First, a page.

In case you or any of your loved ones missed the Grist posts about pink slime, Greek yogurt waste, fake honey, and so on, BuzzFeed has collected all the least appetizing food facts into one handy video.
We’ve known for a while now that organic agriculture is good for the climate: It does a better job at grabbing carbon from the air and turning it into soil than industrial agriculture, which often does just the opposite.
Last year, researchers reexamined all 74 studies that had looked at organic farming and carbon capture. After crunching the numbers from the results of these studies they concluded that, lo and behold, organic farms are carbon sponges.
This makes some intuitive sense: It’s generally the organic farmers who are most concerned with building up the soil -- they can’t rely on synthetic supplements if the soil chemistry runs low, after all. And when farmers talk about building up the soil what they mean -- on a fundamental level -- is creating more dirt. The new dirt comes from plants, which, in turn, are made of carbon (in part). More topsoil means less carbon dioxide in the atmosphere.
But it’s still a mystery as to exactly how this works.
From Nalgene to Sigg, the water bottle as accessory is nothing new. Conspicuously carrying one says, “Water fountain? HA. I care about my body enough to bring this enormous canteen with me everywhere, as if I’m perpetually returning from training to be a Navy Seal and/or hiking the Pacific Crest Trail.” Carrying a reusable water bottle means YOUR hydration is never left to chance.
But unfortunately, it doesn’t lead to recurring revenue, and that made Nestle sad. The $92 billion food giant owns more than 8,000 brands, among them Arrowhead Water and Poland Spring, but none apparently has the cachet of a Lifestyle Water -- essentially, a drinkable purse. (Nestle also owns Perrier and San Pellegrino, but since they’re fizzy, they aren’t part of the coveted “premium still water” niche.)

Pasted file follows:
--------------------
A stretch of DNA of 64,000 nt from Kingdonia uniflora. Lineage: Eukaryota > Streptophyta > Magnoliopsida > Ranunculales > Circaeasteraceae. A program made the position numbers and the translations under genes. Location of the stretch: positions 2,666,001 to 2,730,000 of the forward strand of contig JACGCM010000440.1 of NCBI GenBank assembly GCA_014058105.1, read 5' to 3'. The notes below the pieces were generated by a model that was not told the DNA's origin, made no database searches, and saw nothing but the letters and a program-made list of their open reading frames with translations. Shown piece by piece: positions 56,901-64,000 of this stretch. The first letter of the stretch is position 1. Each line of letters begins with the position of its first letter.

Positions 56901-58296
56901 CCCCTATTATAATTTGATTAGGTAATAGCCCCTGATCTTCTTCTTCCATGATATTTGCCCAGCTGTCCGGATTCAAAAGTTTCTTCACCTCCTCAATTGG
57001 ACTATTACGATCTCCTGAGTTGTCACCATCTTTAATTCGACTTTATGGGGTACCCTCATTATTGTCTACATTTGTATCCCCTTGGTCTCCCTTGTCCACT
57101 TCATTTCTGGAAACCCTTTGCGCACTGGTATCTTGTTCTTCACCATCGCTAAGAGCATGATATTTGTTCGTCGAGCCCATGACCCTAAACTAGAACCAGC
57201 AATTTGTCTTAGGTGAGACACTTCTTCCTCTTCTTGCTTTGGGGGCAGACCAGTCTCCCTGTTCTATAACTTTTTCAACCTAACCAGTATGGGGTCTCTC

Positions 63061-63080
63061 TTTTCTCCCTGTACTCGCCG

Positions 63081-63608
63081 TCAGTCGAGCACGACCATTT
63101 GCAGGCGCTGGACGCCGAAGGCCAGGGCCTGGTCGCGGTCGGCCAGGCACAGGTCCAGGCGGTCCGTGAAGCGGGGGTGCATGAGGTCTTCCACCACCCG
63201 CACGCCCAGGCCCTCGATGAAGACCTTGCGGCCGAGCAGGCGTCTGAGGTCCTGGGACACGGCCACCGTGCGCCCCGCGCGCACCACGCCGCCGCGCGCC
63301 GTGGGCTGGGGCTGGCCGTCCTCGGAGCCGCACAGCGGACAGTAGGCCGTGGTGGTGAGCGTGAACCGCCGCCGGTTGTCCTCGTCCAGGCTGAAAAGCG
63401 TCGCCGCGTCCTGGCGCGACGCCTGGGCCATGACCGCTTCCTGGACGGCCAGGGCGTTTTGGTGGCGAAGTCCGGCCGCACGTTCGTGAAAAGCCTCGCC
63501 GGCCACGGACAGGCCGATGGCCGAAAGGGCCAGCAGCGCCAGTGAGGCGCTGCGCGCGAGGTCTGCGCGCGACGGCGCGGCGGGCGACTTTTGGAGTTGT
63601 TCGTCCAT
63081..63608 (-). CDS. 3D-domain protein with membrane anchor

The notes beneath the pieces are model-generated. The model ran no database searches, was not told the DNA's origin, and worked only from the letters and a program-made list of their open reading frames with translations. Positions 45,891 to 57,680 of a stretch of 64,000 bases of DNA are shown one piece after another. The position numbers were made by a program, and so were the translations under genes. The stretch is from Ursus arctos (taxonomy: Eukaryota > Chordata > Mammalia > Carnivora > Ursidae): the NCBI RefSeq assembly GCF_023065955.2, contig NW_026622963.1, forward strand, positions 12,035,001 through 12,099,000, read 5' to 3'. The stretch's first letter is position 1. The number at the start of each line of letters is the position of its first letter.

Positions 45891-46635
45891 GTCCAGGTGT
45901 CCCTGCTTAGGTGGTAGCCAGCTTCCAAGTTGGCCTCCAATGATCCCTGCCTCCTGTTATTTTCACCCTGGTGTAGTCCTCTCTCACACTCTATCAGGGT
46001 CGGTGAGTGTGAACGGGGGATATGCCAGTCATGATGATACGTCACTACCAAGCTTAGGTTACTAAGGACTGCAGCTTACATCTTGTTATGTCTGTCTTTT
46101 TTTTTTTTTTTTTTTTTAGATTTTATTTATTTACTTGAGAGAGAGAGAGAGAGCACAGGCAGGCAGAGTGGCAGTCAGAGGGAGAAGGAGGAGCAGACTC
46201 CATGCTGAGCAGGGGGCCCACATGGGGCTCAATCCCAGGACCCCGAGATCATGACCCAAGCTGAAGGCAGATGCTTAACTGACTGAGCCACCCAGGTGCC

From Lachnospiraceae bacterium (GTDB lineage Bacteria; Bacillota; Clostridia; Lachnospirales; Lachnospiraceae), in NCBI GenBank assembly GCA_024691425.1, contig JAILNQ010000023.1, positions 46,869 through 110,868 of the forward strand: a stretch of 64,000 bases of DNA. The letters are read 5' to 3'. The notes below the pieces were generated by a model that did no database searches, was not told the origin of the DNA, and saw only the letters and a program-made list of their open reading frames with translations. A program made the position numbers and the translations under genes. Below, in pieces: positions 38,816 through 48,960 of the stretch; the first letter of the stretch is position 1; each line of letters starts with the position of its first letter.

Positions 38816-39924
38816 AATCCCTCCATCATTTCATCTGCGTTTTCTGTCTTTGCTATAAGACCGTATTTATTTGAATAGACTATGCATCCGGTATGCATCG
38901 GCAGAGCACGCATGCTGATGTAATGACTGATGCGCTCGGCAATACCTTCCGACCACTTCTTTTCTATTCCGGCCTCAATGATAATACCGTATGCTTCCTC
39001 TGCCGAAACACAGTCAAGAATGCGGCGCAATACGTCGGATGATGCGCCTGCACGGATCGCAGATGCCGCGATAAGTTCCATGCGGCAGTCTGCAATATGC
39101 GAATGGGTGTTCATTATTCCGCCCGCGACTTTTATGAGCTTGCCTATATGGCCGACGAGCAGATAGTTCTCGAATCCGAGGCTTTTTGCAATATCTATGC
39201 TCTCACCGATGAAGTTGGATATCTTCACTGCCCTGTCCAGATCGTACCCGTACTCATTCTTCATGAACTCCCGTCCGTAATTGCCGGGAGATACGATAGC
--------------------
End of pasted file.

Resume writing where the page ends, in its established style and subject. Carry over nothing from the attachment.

Enter Nestle’s new bottled water, Resource. It’s not for every lady, though: mostly “trendy” and “higher-income” 35-year-olds, according to Resource spokesperson Larry Cooper, making it more of a liquid Coach bag than Target tote. “We want to raise it to the level of a lifestyle brand, where she’s proud to carry around Resource as her bottled water accessory, so to speak,” Cooper told The New York Times. Except that even handbags typically are used for more than a few hours before being discarded. Notes the Times:
The days of agricultural plenty are over and it's going to keep getting harder for everybody to afford enough food to eat.
That's the somber conclusion of a new international report, which warns that low food prices "seem now a feature of a bygone era." Blame climate change, degraded land, growing populations, and increasing energy costs.
"[W]ith energy prices high and rising and production growth declining across the board, strong demand for food, feed, fibre and industrial uses of agricultural products is leading to structurally higher prices and with significant upside price risks," states the 10-year agricultural outlook [PDF] published by the Organisation for Economic Co-operation and Development (OECD) and the U.N.'s Food and Agriculture Organization.
The report notes that “increasing environmental pressures” — which include climate change-fueled storms, drought and flooding — will be one of the main factors slowing the growth of food production around the world. In China in particular — a country the report focused on, with a fifth of the world’s population and steadily rising income levels — water shortages will be one of the key problems facing food production as rainfall becomes more variable. And there will be other risks for China as well. As the report notes: “Food availability will be impacted by changes in temperature, water availability, extreme weather events, soil condition, and pest and disease patterns.”